OCTOBER TERM, 1993
certiorari to the united states court of appeals for the fifth circuit
No. 92-1479. Argued January 11, 1994—Decided April 20, 1994
When petitioner McDermott, Inc., attempted to use a crane purchased from respondent AmClyde to move an offshore oil and gas production platform, a prong of the crane's hook broke, damaging both the platform and the crane itself. The malfunction may have been caused by McDermott's negligent operation of the crane, by AmClyde's faulty design or construction, by a defect in the hook supplied by respondent River Don Castings, Ltd., or by one or more of the three companies that supplied supporting steel slings. McDermott brought suit in admiralty against respondents and the three "sling defendants," but settled with the latter for $1 million. The case then went to trial, and the jury assessed Mc-Dermott's loss at $2.1 million, allocating 32% of the damages to Am-Clyde, 38% to River Don, and 30% jointly to petitioner and the sling defendants. Among other things, the District Court entered judgment against AmClyde for $672,000 (32% of $2.1 million) and against River Don for $798,000 (38% of $2.1 million). Holding that the contract between McDermott and AmClyde precluded any recovery against the latter and that the trial judge had improperly denied respondents' motion to reduce the judgment against them pro tanto by the settlement amount, the Court of Appeals reversed the judgment against AmClyde entirely and reduced the judgment against River Don to $470,000, which it computed by determining McDermott's full award to be $1.47 million ($2.1 million minus 30% attributed to McDermott/sling defendants), and then by deducting the $1 million settlement.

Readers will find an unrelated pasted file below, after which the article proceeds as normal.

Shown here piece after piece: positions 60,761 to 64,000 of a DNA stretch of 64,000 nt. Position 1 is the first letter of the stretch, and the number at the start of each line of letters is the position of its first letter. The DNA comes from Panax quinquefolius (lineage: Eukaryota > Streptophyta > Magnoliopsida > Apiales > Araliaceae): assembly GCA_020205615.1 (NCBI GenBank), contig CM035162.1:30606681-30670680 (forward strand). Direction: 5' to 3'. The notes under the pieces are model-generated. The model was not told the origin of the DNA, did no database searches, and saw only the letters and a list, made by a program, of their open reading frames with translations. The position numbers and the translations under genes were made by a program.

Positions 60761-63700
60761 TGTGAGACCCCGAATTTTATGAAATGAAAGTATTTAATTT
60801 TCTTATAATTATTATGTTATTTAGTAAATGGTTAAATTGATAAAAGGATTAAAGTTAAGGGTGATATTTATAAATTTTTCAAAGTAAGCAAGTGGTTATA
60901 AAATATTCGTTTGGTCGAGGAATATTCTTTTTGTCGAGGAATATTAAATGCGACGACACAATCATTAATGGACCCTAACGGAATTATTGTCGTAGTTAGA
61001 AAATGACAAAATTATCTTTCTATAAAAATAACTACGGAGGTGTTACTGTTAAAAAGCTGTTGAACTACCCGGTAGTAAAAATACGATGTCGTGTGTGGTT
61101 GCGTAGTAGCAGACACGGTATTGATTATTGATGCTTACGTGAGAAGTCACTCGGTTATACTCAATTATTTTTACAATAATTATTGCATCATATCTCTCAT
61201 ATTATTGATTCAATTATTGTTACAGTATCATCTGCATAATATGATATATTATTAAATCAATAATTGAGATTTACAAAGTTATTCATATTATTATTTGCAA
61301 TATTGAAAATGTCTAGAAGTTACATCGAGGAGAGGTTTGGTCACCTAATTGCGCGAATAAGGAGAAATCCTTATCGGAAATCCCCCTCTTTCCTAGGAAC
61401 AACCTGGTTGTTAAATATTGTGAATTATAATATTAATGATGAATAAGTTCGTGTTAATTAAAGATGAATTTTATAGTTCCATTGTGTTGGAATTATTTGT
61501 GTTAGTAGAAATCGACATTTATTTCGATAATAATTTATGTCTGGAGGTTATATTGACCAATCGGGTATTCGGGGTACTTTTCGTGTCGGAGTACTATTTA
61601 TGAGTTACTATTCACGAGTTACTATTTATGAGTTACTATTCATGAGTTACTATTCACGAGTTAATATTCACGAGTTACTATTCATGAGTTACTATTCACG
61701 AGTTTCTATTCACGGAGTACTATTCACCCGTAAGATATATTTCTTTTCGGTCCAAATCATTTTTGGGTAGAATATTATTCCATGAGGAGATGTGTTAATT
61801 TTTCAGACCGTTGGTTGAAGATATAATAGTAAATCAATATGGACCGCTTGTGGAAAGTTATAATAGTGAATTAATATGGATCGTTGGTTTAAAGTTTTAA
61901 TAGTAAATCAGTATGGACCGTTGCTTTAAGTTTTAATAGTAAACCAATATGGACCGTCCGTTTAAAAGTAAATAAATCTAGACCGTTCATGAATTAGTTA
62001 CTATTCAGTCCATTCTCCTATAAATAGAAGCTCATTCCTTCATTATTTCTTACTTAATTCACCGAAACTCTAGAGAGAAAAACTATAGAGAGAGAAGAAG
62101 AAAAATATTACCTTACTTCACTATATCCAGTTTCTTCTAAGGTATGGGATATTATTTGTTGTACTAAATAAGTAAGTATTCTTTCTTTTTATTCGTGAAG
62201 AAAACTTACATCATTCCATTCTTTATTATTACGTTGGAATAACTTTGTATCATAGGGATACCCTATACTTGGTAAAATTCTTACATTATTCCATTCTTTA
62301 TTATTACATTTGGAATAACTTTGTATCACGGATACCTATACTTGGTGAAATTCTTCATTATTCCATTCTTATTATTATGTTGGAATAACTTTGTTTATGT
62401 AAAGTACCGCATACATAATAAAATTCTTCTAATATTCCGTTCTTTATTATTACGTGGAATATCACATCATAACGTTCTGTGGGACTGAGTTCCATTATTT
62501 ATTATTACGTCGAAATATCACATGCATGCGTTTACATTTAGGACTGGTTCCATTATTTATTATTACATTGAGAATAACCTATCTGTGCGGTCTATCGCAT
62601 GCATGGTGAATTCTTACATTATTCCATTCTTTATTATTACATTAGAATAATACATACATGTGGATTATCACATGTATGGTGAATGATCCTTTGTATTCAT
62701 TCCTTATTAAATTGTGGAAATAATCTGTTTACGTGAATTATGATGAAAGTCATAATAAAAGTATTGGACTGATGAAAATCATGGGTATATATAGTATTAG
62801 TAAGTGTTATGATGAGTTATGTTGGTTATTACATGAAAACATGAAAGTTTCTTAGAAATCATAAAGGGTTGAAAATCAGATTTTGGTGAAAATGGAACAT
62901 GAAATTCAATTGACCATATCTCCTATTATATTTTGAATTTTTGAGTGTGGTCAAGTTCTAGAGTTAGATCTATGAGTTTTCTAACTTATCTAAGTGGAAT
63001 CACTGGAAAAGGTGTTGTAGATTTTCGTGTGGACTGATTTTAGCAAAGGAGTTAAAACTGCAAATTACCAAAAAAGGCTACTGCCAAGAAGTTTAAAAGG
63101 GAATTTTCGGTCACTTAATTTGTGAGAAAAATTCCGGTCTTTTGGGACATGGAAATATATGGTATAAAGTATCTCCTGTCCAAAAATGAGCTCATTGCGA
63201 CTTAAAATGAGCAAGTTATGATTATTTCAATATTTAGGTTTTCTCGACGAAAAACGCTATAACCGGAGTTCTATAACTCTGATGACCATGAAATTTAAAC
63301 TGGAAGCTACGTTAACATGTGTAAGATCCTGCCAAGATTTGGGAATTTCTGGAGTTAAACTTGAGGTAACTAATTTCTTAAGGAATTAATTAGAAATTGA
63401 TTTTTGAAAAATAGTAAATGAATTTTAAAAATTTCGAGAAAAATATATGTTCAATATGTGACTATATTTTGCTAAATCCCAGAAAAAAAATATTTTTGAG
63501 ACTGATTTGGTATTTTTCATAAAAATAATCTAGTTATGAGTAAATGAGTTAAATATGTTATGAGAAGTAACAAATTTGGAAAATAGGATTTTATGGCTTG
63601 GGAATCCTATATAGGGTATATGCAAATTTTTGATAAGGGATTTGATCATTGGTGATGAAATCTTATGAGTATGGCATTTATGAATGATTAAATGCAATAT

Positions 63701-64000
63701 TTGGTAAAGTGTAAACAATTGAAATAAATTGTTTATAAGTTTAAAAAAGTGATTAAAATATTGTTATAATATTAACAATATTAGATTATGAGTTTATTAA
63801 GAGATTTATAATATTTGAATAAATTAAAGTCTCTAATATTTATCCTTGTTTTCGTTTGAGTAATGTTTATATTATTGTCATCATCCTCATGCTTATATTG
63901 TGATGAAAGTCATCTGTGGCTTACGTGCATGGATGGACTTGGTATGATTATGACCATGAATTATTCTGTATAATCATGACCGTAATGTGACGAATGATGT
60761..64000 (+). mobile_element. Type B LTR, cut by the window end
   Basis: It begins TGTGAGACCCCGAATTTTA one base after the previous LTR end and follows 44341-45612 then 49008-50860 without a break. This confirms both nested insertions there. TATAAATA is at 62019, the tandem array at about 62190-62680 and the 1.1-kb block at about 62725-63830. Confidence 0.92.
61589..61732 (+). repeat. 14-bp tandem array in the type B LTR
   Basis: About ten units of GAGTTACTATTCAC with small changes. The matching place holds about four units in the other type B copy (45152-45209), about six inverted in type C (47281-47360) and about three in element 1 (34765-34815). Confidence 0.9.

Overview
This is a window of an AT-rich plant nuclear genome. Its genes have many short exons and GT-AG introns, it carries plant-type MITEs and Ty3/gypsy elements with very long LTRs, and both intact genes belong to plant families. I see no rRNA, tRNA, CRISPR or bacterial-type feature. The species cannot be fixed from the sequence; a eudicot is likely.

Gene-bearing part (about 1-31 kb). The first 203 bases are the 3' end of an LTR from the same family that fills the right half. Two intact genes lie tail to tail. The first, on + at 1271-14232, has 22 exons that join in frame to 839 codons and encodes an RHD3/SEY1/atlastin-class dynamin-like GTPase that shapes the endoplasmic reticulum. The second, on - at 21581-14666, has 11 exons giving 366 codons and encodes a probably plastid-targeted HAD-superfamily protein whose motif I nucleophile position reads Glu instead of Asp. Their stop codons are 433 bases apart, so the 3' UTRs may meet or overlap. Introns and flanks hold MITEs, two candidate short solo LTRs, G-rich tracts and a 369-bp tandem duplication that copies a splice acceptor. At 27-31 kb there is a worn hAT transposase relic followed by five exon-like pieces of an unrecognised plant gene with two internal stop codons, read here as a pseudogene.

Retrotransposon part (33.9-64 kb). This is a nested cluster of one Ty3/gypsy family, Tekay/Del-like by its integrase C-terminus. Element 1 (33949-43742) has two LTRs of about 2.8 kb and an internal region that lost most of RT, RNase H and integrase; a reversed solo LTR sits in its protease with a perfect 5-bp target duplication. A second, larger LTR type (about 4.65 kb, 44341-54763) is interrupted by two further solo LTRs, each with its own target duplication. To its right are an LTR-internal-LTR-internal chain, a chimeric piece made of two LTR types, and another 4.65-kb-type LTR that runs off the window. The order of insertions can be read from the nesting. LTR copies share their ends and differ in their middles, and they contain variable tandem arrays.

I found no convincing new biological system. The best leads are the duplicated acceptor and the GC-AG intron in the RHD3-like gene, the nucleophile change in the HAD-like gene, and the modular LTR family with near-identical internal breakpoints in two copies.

Held: The nonsettling defendants' liability should be calculated with reference to the jury's allocation of proportionate responsibility, not by giving them a credit for the dollar amount of the settlement. Pp. 207-221. (a) Supported by a consensus among maritime nations, scholars, and judges, the Court, in United States v. Reliable Transfer Co., 421 U. S. 397, 409, adopted a rule requiring that damages in an admiralty suit be assessed on the basis of proportionate fault when such an allocation can reasonably be made. No comparable consensus has developed with respect to the issue in this case. Although it is generally agreed that nonsettling joint tortfeasors are entitled to a credit when the plaintiff settles with one of the other defendants, there is a divergence of viewsPage: Index 1 2 3 4 5 6 7 8 9 10 11 12 13 14 15 Next
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